This piece of writing is related to a review segment in Roof Chill Episode 2*
The labor of looking, slow looking, is a meditative process that has been pushed out of our daily lives. With the rapid pace of our social media feeds, patience has become a commodity. Corey Antis’ drawings, paintings, and books in Works and Days at Haw Contemporary, forced us to hit the reset button to stop, look, and listen to both the work and ourselves.
On the walls in the round of the gallery were Antis’ human-scale drawings and books of various sizes. Each of the drawings became portals to explore the depth within the surface detail. You could choose to look slowly, moving closer in or farther away to notice the subtly shifting materials. Little flecks of paper reveal a treatment that could be sanding or a tear but the layers on top of a graphite-like material make the work shimmer in the light of the gallery.
On opening night, these books were displayed on counter height tables with one page open. Because of the material quality of the work and the presentation, people wanted to lean in and touch, feel the books, but they couldn’t. This aspect could throw off the typical audience of Haw Contemporary a bit, as the office space in the gallery near the back is filled with books and flat files that invite touch. As I looked further at the exhibition, it seemed there was a code to crack, hidden somewhere in the unturned pages, but what I didn’t realize was that key was right in front of me in the use of material itself.
I was interested to see further how this work came about. Knowing that Antis is always full of bountiful information and cultural commentary as an Assistant Professor of Painting at The Kansas City Art Institute, I assumed there had to be an agenda. During my studio visit with him mid-summer I had the opportunity to see some early sketches of the watercolors that he had been sharing on Instagram. This practice of making watercolors is one that is consistent and of great importance to his work that Antis presented at Haw. There are stacks of books filled with these observational drawings. It made me realize that the books presented in the exhibition are simply referencing this practice; taking the poetic moments that he finds in these observational watercolors which become the underlying reference for his work as a whole.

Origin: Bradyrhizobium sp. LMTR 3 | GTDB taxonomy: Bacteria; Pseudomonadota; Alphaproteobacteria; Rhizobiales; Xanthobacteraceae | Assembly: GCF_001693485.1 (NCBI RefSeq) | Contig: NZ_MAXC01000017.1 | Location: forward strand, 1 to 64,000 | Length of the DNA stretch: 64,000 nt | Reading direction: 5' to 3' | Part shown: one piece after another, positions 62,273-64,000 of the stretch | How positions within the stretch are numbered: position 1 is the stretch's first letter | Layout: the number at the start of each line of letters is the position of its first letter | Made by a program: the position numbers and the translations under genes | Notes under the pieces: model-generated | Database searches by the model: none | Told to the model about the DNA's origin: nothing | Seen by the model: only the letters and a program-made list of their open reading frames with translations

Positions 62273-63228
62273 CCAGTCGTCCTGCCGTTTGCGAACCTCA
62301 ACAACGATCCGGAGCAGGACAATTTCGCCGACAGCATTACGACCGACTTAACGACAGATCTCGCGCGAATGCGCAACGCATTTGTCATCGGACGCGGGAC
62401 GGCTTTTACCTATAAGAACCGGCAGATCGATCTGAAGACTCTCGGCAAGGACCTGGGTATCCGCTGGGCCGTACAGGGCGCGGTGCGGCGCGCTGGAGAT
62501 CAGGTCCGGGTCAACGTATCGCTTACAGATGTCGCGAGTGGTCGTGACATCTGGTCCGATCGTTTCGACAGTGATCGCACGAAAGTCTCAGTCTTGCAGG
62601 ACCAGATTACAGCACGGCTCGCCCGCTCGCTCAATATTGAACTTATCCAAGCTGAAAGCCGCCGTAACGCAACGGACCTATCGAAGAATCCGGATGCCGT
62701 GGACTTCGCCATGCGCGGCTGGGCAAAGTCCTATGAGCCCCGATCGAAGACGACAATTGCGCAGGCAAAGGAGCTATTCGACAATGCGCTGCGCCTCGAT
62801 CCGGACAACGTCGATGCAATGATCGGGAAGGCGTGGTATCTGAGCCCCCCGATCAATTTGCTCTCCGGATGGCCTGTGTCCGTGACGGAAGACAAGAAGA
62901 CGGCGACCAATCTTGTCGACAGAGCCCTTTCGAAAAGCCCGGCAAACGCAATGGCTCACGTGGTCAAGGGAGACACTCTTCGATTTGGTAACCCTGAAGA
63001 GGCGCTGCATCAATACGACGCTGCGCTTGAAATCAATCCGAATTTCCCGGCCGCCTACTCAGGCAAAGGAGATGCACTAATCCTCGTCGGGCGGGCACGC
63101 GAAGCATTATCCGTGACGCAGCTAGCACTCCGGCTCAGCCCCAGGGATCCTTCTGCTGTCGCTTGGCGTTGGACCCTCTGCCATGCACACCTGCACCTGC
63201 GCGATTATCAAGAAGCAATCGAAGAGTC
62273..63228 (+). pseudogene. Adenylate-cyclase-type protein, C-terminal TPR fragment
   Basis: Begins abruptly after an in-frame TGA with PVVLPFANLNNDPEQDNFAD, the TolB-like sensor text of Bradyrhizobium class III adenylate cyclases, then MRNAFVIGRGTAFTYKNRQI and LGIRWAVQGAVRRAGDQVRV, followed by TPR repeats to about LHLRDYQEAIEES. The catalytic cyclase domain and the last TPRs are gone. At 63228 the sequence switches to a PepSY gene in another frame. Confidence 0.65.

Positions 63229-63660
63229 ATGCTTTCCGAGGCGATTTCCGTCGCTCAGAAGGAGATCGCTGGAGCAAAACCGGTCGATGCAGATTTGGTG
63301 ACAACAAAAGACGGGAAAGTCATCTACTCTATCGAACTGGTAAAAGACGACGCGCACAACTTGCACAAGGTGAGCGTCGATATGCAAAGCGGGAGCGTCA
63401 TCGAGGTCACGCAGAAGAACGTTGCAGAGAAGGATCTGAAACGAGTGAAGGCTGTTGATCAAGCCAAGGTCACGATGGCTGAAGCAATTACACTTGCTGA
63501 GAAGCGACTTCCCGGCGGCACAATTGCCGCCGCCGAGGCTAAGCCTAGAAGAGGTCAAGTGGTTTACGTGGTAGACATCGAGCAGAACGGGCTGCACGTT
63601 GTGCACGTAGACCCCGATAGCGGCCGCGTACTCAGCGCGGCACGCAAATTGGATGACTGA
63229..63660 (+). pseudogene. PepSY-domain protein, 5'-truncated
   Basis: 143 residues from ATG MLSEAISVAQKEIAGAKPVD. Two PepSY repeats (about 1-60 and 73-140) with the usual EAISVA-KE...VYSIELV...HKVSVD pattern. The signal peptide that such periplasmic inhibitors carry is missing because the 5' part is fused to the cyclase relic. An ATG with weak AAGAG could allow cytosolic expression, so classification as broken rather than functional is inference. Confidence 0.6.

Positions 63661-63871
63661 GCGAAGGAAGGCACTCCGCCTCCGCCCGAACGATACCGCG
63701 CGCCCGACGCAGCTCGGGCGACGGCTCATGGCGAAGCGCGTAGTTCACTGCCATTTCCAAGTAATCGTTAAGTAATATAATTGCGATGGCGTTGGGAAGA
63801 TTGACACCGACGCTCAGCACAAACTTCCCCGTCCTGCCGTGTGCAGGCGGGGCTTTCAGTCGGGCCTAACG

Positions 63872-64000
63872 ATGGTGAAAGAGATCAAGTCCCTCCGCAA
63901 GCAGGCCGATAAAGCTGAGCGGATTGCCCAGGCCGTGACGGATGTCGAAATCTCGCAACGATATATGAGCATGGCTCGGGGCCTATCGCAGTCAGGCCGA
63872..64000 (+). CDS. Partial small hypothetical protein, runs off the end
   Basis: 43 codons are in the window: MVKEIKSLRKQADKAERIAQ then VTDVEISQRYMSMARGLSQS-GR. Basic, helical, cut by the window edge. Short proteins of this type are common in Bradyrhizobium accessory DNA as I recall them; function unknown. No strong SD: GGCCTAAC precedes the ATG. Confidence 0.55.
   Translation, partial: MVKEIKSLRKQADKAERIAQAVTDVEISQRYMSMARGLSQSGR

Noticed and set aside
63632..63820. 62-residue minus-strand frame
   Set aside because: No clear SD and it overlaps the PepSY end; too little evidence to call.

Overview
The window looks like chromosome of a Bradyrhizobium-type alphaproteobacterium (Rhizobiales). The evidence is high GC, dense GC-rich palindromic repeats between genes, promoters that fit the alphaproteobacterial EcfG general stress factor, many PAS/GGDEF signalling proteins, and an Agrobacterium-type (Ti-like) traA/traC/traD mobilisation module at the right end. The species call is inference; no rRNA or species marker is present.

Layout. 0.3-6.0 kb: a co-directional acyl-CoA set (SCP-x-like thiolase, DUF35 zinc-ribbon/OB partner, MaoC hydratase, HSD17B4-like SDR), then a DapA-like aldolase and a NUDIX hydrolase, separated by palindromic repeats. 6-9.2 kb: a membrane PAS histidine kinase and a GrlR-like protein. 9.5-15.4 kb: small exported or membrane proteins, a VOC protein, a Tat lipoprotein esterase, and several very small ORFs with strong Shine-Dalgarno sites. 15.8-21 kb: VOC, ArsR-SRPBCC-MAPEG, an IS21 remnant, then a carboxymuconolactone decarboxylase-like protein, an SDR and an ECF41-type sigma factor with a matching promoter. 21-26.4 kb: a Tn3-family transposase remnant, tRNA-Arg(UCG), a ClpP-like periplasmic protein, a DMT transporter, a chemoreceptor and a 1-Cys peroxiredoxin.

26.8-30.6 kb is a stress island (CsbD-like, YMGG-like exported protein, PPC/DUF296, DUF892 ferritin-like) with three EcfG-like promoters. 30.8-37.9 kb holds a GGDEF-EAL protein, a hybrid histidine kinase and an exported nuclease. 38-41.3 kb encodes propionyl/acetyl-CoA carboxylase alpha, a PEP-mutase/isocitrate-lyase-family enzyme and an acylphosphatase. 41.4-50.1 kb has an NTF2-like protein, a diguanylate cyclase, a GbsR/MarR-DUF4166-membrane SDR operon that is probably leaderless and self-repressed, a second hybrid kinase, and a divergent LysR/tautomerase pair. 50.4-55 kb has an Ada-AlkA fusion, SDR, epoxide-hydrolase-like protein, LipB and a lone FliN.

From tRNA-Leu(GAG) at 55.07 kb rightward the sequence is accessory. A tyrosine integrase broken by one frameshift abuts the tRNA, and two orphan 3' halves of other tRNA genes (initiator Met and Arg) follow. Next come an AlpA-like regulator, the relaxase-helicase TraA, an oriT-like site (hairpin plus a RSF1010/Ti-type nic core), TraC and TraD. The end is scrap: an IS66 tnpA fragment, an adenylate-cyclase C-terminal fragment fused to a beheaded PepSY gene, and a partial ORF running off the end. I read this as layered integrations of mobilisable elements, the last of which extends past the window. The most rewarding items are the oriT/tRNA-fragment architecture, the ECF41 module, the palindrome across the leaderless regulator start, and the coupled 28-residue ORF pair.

When the books were displayed in Works and Days they weren’t trying to be literal representations of that originally captured moment, but instead chances for the viewer to interpret something new. Antis’ work is pliable in this way it allows for one to come into it and leave at any point. The surprising thing is, that his work is something that is going to show more about ourselves than we may even be willing to acknowledge, rather than comment on larger theoretical narratives. It’s about pattern recognition. The place in which one can meander in the interplay of how things relate to one another. Antis is really astute in his ability to take these small parts of our human experience and convert them into visual art. These details often lead to a place that is a little bit scary, but a visual delight.
While in Antis’s studio he discussed how to find beauty in the mundane, and shared stories relating to the work like the search for a lost cat in a limestone basement window, or working with his father as a roofer. These narratives showed their subtle history in Works and Days. When you think about the manipulation of material it becomes clear that Antis has a romance with it and continues to ask new questions and pose new challenges. Both for the artist and the observer, the work of Corey Antis functions like a mirror and his pieces will show more about ourselves than we are willing to let on.
Corey Antis: Works and Days ran from April 29, 2016 – June 11, 2016 at Haw Contemporary more info on this exhibition is available here
*link to Roof Chill Episode 2 will be available October 4th